Can you get high on Ritalin?

Yes. You can get high on Ritalin if you’re not taking it to treat ADHD. More on the effects of Ritalin and the dangers of Ritalin abuse here.

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Yes. Ritalin can get you high if it’s not used for its intended purpose.

In fact, Ritalin is abused both for the euphoric feelings it creates and for its stimulant effects. Abusing Ritalin is often extremely unsafe due to the methods used to get high off of it, which can put abusers at risk for serious health complications. For example, snorting Ritalin effects can include irregular heartbeat, hallucinations and seizures. Plus, Ritalin use is also detectable.  Ritalin shows up on drug tests for amphetamines and can be detected in blood, urine and hair samples.  More here on how Ritalin affects the brain and body. And a section at the end for your questions about Ritalin.

Ritalin chemistry and use

Ritalin contains the stimulant medication methylphenidate, which is similar to (but not as potent as) amphetamine drugs. Ritalin helps people with ADHD focus and concentrate. Ritalin causes agitation and restlessness in most people, but in people diagnosed with ADHD Ritalin actually has a soothing effect. And people using Ritalin to treat ADHD don’t usually get high on Ritalin and don’t become addicted to it.

Ritalin and euphoria

Ritalin works by increasing dopamine in the brain. Dopamine is the same chemical that’s used to “reward” the brain in various day-to-day situations. Because of its effects on dopamine levels in the brain, stimulants like Ritalin can cause feelings of euphoria, happiness, and extreme well-being.

Ritalin and central nervous system effects

Ritalin also affects the central nervous system. Some of the most common effects of taking Ritalin include:

  • dizziness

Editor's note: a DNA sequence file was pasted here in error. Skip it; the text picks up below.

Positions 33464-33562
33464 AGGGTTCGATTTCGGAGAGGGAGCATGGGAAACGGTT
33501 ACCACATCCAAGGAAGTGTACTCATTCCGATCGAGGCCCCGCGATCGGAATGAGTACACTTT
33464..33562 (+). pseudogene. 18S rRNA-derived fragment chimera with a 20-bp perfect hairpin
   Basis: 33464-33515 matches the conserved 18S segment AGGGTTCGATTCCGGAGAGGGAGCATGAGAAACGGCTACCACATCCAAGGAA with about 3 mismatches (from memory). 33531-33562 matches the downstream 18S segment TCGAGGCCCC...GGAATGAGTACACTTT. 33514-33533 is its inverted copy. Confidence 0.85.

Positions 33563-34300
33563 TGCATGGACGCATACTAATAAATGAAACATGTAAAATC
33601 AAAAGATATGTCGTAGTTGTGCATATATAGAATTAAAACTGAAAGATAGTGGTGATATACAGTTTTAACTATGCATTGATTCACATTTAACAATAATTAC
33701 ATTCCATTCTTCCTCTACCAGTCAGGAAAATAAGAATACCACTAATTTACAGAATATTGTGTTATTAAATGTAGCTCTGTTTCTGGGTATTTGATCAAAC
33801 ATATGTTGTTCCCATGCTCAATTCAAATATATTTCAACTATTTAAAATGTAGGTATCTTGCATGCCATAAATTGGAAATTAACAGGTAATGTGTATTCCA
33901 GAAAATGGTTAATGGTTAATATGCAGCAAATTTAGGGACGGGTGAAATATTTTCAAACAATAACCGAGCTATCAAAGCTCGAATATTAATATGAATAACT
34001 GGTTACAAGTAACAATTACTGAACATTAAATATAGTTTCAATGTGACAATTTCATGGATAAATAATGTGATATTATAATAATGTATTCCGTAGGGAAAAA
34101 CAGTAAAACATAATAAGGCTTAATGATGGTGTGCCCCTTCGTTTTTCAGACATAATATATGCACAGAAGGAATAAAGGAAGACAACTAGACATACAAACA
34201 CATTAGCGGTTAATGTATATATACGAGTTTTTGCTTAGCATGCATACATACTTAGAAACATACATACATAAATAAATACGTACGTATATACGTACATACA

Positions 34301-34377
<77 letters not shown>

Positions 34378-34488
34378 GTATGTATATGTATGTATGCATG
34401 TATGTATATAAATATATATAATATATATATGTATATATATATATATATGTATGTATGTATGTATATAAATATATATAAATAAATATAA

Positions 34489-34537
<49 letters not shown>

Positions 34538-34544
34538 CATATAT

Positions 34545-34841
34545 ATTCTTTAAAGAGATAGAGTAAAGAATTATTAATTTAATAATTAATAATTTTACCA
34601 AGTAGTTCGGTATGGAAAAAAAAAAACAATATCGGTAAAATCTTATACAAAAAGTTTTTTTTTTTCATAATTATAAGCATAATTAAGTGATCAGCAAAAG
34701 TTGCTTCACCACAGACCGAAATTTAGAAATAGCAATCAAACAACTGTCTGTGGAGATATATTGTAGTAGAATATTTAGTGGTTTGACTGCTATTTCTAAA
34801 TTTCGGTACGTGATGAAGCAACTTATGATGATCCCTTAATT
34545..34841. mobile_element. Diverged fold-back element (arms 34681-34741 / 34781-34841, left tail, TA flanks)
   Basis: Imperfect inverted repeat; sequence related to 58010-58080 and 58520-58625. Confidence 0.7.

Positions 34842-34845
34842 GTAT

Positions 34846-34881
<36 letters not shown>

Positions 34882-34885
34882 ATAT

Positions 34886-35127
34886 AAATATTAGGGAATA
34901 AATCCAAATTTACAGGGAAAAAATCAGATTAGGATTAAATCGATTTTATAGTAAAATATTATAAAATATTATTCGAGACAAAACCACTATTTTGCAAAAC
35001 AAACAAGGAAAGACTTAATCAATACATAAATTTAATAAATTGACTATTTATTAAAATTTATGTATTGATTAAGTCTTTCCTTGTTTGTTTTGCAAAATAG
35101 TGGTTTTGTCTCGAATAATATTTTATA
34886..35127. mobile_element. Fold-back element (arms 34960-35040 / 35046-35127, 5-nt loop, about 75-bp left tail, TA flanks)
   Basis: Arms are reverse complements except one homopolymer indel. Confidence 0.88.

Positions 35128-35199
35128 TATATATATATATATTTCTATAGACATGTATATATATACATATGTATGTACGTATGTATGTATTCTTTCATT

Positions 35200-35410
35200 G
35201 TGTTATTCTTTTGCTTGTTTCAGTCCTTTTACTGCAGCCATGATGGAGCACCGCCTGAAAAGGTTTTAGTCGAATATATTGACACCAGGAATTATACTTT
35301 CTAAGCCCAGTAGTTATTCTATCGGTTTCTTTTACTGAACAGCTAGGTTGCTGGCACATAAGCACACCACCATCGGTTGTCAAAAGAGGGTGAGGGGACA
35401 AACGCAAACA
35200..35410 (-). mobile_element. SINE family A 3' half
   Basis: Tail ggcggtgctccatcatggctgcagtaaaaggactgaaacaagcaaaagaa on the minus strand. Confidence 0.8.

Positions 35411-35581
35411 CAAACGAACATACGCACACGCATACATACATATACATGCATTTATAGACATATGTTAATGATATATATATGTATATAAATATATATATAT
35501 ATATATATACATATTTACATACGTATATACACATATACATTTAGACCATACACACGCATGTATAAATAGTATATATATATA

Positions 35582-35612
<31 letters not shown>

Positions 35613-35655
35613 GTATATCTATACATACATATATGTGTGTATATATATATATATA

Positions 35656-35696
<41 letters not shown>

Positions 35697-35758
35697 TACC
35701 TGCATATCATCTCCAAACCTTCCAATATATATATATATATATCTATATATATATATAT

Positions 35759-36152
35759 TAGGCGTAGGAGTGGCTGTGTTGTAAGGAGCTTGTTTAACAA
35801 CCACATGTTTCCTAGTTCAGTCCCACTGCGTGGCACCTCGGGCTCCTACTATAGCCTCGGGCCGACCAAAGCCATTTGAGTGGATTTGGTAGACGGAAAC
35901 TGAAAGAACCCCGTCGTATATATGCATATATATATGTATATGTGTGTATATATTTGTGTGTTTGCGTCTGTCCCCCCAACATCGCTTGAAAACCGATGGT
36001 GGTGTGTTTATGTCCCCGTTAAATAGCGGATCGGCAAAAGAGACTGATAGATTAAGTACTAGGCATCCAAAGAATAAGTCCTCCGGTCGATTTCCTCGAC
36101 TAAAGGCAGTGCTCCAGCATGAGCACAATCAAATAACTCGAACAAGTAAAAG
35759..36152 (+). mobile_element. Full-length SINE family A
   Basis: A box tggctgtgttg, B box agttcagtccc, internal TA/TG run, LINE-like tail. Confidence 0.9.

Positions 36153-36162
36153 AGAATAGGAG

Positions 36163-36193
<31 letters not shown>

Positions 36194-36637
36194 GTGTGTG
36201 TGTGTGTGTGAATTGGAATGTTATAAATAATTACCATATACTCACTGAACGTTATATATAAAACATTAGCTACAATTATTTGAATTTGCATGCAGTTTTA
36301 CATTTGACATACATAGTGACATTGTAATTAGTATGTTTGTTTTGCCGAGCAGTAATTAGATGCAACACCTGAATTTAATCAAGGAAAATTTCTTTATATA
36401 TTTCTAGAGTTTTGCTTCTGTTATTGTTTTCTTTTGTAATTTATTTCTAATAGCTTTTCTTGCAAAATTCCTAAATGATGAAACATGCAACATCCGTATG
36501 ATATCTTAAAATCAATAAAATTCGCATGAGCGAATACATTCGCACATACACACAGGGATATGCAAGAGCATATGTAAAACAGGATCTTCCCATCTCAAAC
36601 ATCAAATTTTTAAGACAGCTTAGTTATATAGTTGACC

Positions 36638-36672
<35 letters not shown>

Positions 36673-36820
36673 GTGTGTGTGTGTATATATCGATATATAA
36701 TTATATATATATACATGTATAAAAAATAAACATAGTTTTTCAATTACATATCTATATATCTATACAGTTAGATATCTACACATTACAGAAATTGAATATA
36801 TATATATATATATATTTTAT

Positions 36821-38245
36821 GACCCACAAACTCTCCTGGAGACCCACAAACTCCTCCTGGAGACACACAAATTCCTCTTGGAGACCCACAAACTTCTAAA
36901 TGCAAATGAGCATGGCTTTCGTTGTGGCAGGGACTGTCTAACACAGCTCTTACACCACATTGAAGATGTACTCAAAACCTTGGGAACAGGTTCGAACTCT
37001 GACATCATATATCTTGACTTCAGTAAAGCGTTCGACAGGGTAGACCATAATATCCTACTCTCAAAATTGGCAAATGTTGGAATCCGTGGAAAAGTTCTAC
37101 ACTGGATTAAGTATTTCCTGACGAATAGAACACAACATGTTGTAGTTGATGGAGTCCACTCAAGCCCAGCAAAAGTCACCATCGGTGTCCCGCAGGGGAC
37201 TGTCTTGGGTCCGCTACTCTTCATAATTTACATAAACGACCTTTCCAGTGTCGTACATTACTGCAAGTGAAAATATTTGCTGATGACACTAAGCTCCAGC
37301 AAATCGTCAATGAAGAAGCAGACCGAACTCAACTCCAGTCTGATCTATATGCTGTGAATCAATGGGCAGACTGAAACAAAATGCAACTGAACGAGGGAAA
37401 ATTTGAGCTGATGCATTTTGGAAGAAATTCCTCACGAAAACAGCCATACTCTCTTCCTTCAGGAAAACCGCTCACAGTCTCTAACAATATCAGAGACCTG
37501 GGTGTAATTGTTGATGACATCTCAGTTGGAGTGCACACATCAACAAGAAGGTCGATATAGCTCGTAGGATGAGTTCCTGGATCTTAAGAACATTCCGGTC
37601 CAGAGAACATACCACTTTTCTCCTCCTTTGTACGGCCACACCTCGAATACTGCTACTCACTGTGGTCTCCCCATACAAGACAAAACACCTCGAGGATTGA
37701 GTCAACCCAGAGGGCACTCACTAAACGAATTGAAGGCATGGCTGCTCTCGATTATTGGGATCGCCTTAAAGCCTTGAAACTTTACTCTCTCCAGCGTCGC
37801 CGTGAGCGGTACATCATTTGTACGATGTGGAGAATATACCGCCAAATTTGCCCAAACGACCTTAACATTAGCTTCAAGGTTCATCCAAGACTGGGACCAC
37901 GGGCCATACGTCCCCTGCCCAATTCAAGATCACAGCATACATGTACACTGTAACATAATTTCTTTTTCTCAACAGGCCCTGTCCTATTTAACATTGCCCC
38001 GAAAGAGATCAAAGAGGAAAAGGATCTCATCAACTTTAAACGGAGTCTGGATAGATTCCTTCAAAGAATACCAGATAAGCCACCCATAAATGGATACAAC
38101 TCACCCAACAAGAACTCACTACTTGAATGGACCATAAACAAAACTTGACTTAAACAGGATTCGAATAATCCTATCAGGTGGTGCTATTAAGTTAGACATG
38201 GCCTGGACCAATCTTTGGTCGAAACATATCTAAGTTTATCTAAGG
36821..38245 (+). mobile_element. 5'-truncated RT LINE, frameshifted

• muscle tightness
  • nervousness
  • restlessness
  • uncontrollable movements

However, Ritalin can also cause more serious side effects. Even when taken under a doctor’s supervision, Ritalin can cause heartbeat and breathing irregularities which can be fatal in people with certain conditions. Some more serious adverse effects of Ritalin’s action on the central nervous system are:

  • agitation
  • chest pain
  • fast/pounding/irregular heartbeat
  • hallucinations
  • mood changes, both depression and abnormal excitement
  • paranoia and delusions
  • seizures
  • shortness of breath

Getting high on Ritalin

Sometimes Ritalin is taken orally to get high. But it’s also crushed into a powder and snorted, or mixed with water and injected intravenously. Both of these routes of delivery can be dangerous, particularly injection. Ritalin contains non-soluble fiber as an inactive ingredient and these fibers can become lodged in small blood vessels. Plus, injecting Ritalin can increase the risk of catching HIV and hepatitis B and C from a tainted needle. Finally, injecting or snorting Ritalin increase your potential to become addicted to methylphenidate.  But Ritalin can be detected in drug screens for amphetamines.  How long amphetamines in system about 2 days in urine drug screens.  But if you’re asking about Ritalin detection, this might be a sign that you have a problem.